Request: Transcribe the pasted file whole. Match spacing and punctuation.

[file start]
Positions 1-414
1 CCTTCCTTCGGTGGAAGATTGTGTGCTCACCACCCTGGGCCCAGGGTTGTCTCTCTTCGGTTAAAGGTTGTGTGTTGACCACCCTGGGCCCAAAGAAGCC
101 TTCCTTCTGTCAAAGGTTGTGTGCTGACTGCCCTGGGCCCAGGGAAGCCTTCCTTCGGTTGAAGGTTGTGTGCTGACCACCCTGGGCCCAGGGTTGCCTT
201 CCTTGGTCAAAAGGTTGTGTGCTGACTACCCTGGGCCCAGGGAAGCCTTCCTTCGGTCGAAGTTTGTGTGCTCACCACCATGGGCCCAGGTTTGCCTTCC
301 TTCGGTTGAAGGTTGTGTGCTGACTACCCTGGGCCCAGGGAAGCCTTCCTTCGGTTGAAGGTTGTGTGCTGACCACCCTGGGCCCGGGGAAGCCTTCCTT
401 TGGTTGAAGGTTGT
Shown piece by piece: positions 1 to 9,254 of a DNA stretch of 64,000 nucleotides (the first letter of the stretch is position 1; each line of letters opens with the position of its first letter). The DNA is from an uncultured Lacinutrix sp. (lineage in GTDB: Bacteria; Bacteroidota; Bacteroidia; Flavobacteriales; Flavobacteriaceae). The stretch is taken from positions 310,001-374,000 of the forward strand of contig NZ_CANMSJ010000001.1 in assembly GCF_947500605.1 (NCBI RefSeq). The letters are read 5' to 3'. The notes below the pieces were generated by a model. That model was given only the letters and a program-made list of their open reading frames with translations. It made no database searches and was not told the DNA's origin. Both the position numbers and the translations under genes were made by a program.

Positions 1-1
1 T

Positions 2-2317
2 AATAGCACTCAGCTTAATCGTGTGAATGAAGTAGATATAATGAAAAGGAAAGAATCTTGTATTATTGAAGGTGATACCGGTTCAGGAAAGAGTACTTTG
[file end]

Positions 1-414
1 CCTTCCTTCGGTGGAAGATTGTGTGCTCACCACCCTGGGCCCAGGGTTGTCTCTCTTCGGTTAAAGGTTGTGTGTTGACCACCCTGGGCCCAAAGAAGCC
101 TTCCTTCTGTCAAAGGTTGTGTGCTGACTGCCCTGGGCCCAGGGAAGCCTTCCTTCGGTTGAAGGTTGTGTGCTGACCACCCTGGGCCCAGGGTTGCCTT
201 CCTTGGTCAAAAGGTTGTGTGCTGACTACCCTGGGCCCAGGGAAGCCTTCCTTCGGTCGAAGTTTGTGTGCTCACCACCATGGGCCCAGGTTTGCCTTCC
301 TTCGGTTGAAGGTTGTGTGCTGACTACCCTGGGCCCAGGGAAGCCTTCCTTCGGTTGAAGGTTGTGTGCTGACCACCCTGGGCCCGGGGAAGCCTTCCTT
401 TGGTTGAAGGTTGT
Shown piece by piece: positions 1 to 9,254 of a DNA stretch of 64,000 nucleotides (the first letter of the stretch is position 1; each line of letters opens with the position of its first letter). The DNA is from an uncultured Lacinutrix sp. (lineage in GTDB: Bacteria; Bacteroidota; Bacteroidia; Flavobacteriales; Flavobacteriaceae). The stretch is taken from positions 310,001-374,000 of the forward strand of contig NZ_CANMSJ010000001.1 in assembly GCF_947500605.1 (NCBI RefSeq). The letters are read 5' to 3'. The notes below the pieces were generated by a model. That model was given only the letters and a program-made list of their open reading frames with translations. It made no database searches and was not told the DNA's origin. Both the position numbers and the translations under genes were made by a program.

Positions 1-1
1 T

Positions 2-2317
2 AATAGCACTCAGCTTAATCGTGTGAATGAAGTAGATATAATGAAAAGGAAAGAATCTTGTATTATTGAAGGTGATACCGGTTCAGGAAAGAGTACTTTG